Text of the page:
California denies parole to medically incapacitated inmate in 1st test of new state law

The parole board rejected paralyzed inmate Steven Martinez's request for medical parole.
The parole board rejected paralyzed inmate Steven Martinez's request for medical parole. California Department of Corrections & Rehabilitation

California’s parole board has denied the release of a paralyzed inmate at Corcoran State Prison Tuesday. It was the first time the state considered paroling a medically incapacitated inmate under a new law that took effect this year that aims to save California millions of dollars in costly prison medical care.

Inmate Steven Martinez is serving 157 years to life for raping and beating a woman he ran down with his vehicle outside a San Diego nightclub.

In prison, Martinez got into a knife fight that left him paralyzed from the neck down. Now he’s incapacitated and in need of 24-hour care, the main criteria for medical parole.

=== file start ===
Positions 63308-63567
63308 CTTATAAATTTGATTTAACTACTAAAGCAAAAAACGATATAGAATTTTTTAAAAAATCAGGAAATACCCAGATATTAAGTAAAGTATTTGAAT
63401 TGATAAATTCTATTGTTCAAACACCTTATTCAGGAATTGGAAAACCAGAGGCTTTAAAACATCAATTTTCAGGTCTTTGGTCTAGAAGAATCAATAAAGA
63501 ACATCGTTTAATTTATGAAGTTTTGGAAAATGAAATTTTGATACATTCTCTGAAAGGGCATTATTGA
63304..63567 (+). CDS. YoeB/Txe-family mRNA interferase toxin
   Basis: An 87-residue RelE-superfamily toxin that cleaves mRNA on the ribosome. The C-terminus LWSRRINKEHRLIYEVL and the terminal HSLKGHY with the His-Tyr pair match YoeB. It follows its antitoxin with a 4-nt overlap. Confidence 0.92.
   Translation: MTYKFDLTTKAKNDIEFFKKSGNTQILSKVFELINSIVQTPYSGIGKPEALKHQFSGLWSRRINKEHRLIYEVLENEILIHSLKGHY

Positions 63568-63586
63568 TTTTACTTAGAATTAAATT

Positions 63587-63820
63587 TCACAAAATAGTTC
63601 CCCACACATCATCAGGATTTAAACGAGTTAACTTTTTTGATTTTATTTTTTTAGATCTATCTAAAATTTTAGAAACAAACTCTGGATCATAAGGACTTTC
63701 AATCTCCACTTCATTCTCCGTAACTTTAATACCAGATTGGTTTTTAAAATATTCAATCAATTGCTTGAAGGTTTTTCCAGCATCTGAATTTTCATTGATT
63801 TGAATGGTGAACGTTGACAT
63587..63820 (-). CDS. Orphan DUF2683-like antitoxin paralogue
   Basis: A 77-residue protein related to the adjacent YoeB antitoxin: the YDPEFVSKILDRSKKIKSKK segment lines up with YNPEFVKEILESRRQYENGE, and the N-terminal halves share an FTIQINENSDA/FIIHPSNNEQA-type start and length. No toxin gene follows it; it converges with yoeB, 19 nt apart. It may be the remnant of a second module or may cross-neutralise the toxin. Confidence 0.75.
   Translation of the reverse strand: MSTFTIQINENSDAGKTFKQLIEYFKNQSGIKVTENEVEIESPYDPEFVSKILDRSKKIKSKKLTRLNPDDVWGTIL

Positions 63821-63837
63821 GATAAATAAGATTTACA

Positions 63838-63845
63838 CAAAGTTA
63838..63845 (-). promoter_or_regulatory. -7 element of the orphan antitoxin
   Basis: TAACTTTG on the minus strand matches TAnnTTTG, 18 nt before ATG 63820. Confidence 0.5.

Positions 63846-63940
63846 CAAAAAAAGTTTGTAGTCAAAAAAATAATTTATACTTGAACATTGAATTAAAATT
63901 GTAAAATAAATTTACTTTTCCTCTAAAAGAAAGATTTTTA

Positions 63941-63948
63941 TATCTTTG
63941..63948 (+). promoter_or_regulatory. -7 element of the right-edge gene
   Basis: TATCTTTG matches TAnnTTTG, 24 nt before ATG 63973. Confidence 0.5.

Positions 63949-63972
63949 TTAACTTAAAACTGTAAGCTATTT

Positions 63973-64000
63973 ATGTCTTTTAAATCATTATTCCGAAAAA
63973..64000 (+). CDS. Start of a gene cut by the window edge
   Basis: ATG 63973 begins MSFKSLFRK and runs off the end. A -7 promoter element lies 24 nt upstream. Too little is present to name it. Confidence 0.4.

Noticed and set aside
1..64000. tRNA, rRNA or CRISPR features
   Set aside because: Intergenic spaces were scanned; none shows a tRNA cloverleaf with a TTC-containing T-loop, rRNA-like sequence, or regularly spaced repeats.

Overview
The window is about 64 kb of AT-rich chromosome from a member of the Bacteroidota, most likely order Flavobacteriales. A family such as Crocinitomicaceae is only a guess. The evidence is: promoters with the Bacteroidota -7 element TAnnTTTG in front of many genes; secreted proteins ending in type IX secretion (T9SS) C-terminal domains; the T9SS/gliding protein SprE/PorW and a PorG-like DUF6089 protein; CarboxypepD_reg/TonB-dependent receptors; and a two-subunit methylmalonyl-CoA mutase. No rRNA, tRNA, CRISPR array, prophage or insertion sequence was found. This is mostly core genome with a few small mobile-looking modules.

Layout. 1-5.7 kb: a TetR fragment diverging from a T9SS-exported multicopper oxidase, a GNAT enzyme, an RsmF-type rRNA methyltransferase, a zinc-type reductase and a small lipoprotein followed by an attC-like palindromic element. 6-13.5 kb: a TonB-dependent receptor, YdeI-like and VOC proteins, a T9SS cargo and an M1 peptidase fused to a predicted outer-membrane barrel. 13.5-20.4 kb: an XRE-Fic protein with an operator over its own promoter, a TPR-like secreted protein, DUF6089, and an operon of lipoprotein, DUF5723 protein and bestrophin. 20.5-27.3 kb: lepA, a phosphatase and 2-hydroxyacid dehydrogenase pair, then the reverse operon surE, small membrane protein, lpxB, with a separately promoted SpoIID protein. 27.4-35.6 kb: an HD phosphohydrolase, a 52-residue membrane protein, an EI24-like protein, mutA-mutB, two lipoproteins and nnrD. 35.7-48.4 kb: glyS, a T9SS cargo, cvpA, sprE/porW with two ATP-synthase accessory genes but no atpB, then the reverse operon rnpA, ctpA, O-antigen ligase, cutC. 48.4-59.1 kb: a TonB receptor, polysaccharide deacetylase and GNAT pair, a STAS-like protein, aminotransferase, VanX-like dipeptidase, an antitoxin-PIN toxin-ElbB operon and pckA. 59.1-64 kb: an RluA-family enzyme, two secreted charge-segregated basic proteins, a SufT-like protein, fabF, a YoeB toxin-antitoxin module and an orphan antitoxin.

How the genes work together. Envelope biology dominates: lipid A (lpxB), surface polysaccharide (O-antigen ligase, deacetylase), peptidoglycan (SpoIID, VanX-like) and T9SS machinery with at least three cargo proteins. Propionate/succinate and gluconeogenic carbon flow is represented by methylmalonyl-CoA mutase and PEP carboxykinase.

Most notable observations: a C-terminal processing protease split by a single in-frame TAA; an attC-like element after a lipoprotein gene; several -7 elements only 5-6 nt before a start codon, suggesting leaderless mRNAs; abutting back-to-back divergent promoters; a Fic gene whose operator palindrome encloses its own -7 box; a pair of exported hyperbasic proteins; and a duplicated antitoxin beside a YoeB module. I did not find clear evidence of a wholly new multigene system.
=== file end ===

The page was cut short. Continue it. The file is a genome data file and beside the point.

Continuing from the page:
But California’s parole board’s said it could not recommend Martinez for parole. Three years ago, and again last year, the board denied Martinez’ requests for compassionate release on the grounds that he “remains a violent person capable of using others to carry out his threats.”

Prison nurses have reported that Martinez has threatened them with violence even after he became paralyzed.

A spokeswoman for the federal receiver in charge of California prison medical care says that office has identified 40 inmates who qualify for medical parole. California’s parole board has scheduled the next two hearings for medically incapacitated inmates at San Quentin State Prison in June.

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